Fr. James Martin, author and Jesuit priest, also thinks that liking a Facebook status could be a first step on the way to praying, but cautions that unless the activity exceeds “pushing a button,” and the person actually prays, something is missing. “It’s like telling someone you’ll go to their wedding and not showing up. You have to do more than just RSVP.”
Unlike traditional models of prayer, the hashtag variety comes too easily. But this is a criticism that extends to all social media, as Samuel Loncar, a Ph.D. student in Philosophy of Religion at Yale, points out. The nature of the virtual world, he says, is “rapid stimulus without any real commitment,” which means in the case of praying for social media friends there’s no risk associated with it, “literally no skin on the game.”
“No skin” is an appropriate way to describe the phenomenon of online praying: Whereas in the physical world, fellow believers might join hands with me to pray for my father, in the virtual world, the prayer is not physical. It is disembodied.
Loncar says this is worth thinking about. Though we assume that prayer is a thing we do in our head, historically prayer “took up space,” because it was considered a “deeply physical act.” “There was a need to put your body where your voice was,” he says. In contrast, he says, virtual prayer, like all social media, “gives you a voice you can’t ever put a body to.”
The question, then, for Loncar is: How important is the body in prayer?
“Neurologically, we know that by taking on certain postures physically, we can affect ourselves mentally. Body language affects us. In that sense, you could think of prayer as much a posture of the body as of the soul.”
I’m reminded of a passage from C.S. Lewis’s Screwtape Letters, in which a senior demon teaches his student to convince humans to think of prayer as a purely mental exercise. “At the very least,” writes Screwtape, “they can be persuaded that the bodily position makes no difference to their prayers; for they constantly forget, what you must always remember, that they are animals and that whatever their bodies do affects their souls.”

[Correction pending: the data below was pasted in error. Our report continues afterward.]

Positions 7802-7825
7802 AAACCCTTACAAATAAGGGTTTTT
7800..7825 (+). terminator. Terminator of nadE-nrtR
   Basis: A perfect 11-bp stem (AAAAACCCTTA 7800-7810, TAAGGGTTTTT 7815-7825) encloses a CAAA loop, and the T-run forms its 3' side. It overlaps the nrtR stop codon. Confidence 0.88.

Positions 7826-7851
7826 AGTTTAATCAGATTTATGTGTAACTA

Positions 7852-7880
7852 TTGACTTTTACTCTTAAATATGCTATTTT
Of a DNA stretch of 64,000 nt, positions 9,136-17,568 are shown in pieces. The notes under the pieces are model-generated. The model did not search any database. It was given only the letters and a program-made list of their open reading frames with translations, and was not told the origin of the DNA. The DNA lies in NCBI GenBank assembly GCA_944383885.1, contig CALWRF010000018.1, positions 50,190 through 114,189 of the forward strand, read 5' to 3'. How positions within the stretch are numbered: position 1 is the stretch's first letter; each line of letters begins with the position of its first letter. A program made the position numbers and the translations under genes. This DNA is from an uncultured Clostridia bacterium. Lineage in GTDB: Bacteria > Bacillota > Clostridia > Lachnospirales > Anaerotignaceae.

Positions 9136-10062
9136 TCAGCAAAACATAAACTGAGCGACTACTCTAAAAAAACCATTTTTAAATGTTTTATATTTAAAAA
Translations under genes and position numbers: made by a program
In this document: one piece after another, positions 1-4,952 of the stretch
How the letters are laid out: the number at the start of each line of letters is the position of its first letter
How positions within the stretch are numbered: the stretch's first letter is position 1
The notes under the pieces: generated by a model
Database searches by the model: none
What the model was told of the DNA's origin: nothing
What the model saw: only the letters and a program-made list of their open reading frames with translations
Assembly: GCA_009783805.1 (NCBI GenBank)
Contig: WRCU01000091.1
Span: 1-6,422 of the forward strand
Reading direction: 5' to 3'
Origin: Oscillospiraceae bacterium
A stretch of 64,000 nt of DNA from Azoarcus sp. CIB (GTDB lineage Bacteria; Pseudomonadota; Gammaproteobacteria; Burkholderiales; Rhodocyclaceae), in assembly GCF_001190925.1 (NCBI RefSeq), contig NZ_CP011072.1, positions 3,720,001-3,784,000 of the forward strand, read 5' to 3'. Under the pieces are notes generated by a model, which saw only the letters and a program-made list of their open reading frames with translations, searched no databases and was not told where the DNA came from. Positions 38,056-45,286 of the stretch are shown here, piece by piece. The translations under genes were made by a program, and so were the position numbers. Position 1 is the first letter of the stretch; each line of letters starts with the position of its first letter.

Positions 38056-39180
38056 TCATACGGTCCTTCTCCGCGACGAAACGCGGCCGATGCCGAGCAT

To pray is to assume a posture, usually of deference. Praying requires that we reposition or humble ourselves in the eyes of those listening. Which means that we should think about who is listening. When I click-pray on social media, who am I offering that prayer to? To Loncar, there’s no denying that, even when believers intend for their social media prayer requests to reach God, they are undeniably addressed to their virtual communities—if not, then why make them public in the first place?
But that doesn’t mean we’re praying to each other. It means we’re communicating with each other, which is one of the functions of prayer, says Loncar. Think about how sharing our own requests with friends helps us disclose deeply personal information about our lives in a way that isn’t so scary.
This communal aspect of sharing our fears and anxieties with others is one way to think about what prayer is, according to Kathryn Reklis, Research Fellow at the New Media Project at Christian Theological seminary. “For a lot of religious people, part of prayer is holding each other up and affirming each other and encouraging one another,” she says, noting that these activities can be accomplished in both the physical world or on social media.
Reklis thinks it’s very important to think about the various ways in which prayer does and doesn’t function. “Prayer is rarely an actual belief like, ‘God heal this person,’ and then God does that.” Of course, she notes, that’s not an impossibility within most traditions, but that isn’t the point of prayer. “If God is going to do what God is going to do,” she says, referring to God’s sovereignty, “then why pray?”
Here’s what she’s driving at.
My dad believes that God heard his friends’ prayers, and that’s why he made it through his stroke. But what about the other guy who didn’t make it through his? Did his son request prayer on Facebook? So why was my dad healed and not the other guy’s? Did my status get more likes than his? Is prayer a numbers game? And do those numbers change God’s mind?
All of these questions, says Reklis, have been tackled by various theologians throughout church history. But at the end of the day, she says, “there’s no schema to guarantee that your prayer will be efficacious. Any human being knows it doesn’t work that way. You get some things you pray for, and you don’t get others.” In other words, God is our father, not our granddaddy or sugar daddy happily granting all of our requests.